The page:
Economists at UBS warn that even after an uptick in economic activity in May and June, the pace of recovery slowed in July as consumers, workers and businesses remain cautious.
The economists believe that the unemployment rate will be hovering around 10% by the end of the year. However, they do expect a strong jobs recovery next year as the country wins the battle against the pandemic. They expect the country’s GDP to rise 5% in 2021 as the economy slowly returns to normal.
The Basis of Models
UBS’ chief US economist Seth Carpenter added that the models that UBS is basing their GDP projections on don’t factor in a large increase in new infections. This is something that could add another hurdle to the recovery. Alan Detmeister, a UBS economist, believes that the recovery is less about the number of cases. Instead, it’s more about the level of restrictions in place.
“The risks are deep,” said Carpenter during an interview with MarketWatch. He points to three challenges facing the economy as it tries to recover. These three include overall job growth is now slowing, incomes are falling, and both households and businesses are hesitant to make long-term plans.
When it comes to job growth, UBS economists are focused on what he calls “labor-market scarring,” according to Carpenter. He’s worried that the next 6 to 12 months could exhibit a “prolonged dislocation in the labor market,” and added, “What’s going to drive this is how fast people get their jobs back.”
The group also noted that except for the automotive sector, manufacturing jobs saw a drop in growth during July. The labor-force participation rate also slipped in July after gaining ground in May and June. “And within the employed, a large share remained either part-time for economic reasons or employed but not at work,” they noted.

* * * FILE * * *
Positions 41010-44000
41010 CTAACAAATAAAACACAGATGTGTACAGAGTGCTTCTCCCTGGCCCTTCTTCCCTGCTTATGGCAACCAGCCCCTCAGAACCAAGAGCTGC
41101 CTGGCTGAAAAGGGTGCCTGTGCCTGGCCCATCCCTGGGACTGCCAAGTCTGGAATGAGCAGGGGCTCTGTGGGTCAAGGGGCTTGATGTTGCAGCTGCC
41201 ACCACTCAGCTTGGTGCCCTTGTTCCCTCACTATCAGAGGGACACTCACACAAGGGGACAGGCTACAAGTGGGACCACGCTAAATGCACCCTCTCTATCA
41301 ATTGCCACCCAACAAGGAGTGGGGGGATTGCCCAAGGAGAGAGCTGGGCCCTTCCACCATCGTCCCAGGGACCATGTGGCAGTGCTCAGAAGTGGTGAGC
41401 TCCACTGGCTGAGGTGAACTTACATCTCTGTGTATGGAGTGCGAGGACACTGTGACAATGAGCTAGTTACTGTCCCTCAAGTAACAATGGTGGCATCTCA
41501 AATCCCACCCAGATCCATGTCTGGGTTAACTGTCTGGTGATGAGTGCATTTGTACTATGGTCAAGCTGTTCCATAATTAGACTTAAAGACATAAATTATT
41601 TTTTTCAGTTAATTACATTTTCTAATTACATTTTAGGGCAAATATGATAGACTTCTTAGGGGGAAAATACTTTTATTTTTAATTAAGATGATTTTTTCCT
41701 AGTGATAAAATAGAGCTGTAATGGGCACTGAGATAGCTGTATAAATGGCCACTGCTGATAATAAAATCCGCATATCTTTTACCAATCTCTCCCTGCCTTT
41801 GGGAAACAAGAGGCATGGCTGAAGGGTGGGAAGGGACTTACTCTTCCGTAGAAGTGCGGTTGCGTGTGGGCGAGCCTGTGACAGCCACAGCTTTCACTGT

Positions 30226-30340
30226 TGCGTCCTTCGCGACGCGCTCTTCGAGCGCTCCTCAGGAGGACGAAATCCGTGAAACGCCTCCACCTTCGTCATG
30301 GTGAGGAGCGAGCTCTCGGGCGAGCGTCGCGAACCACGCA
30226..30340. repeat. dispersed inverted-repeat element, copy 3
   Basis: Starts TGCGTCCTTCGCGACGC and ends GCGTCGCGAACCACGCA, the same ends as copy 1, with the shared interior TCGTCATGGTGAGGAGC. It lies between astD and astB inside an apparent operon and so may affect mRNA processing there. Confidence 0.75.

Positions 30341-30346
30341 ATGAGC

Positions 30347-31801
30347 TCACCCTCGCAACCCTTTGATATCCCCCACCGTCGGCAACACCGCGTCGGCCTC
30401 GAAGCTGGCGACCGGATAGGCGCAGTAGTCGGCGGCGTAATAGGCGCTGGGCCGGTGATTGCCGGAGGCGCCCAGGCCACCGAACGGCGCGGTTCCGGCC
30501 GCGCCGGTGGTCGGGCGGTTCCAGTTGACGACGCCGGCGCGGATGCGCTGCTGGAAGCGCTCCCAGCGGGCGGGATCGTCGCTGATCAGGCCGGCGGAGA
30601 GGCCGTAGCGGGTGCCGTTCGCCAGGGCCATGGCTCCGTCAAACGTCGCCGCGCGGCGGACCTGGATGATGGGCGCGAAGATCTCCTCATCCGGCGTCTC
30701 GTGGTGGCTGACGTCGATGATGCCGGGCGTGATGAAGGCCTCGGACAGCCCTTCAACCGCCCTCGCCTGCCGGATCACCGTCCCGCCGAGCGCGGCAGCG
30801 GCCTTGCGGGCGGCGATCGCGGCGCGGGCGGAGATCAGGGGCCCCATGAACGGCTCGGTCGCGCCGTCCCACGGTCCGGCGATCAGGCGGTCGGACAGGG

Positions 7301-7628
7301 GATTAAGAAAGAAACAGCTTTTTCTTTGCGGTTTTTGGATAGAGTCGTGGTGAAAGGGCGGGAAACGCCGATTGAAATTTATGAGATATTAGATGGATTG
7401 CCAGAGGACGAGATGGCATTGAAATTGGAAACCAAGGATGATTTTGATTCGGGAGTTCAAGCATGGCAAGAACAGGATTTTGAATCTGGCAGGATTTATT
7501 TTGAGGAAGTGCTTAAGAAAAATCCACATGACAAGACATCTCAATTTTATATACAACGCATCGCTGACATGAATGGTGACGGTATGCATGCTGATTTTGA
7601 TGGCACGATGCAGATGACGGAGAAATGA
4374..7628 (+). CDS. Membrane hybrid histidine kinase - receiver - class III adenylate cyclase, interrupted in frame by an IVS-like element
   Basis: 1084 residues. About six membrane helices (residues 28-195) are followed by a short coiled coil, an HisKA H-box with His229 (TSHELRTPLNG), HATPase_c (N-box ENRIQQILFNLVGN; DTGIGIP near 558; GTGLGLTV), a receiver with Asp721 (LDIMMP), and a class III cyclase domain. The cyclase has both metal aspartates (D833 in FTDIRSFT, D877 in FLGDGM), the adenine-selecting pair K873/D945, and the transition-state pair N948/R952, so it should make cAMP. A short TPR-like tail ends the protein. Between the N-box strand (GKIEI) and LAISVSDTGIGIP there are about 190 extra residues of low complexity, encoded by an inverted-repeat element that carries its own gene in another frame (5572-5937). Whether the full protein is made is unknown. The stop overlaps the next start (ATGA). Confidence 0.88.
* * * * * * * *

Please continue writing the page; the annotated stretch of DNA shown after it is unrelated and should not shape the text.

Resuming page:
Income Drops to Slow Recovery
Falling incomes will also slow any economic recovery. The bank warns that household incomes will drop 10% at an annual rate. This is due to the expiration of enhanced unemployment benefits and at least thus far, no additional stimulus checks. Even with an extension of unemployment benefits or another stimulus check, the economists say it won’t make up for the massive financial relief that was “the lifeblood to prevent the economy from tanking” from March through July.
This drop in incomes is putting further strain on the retail sector. Bankruptcies are piling up, most recently with Stein Mart announcing it would enter bankruptcy and will likely close most, if not all, of its 300 stores.
Neil Saunders, managing director at GlobalData Retail, notes that Stein Mart is just the latest retailer to go under. He’s also sure that won’t be the last. “The failure of Stein Mart is not only the latest in a long line of retail bankruptcies, it also underlines that even traditionally robust segments like off-price are not immune from pandemic-induced disruption.”
He added, “For a company that, at the start of this year, was in the process of selling itself to a private investment firm, the bankruptcy is an abrupt change in fortunes that shows the immense damage the pandemic has inflicted on retail.”
4 Ways To Lower Your Taxes In Retirement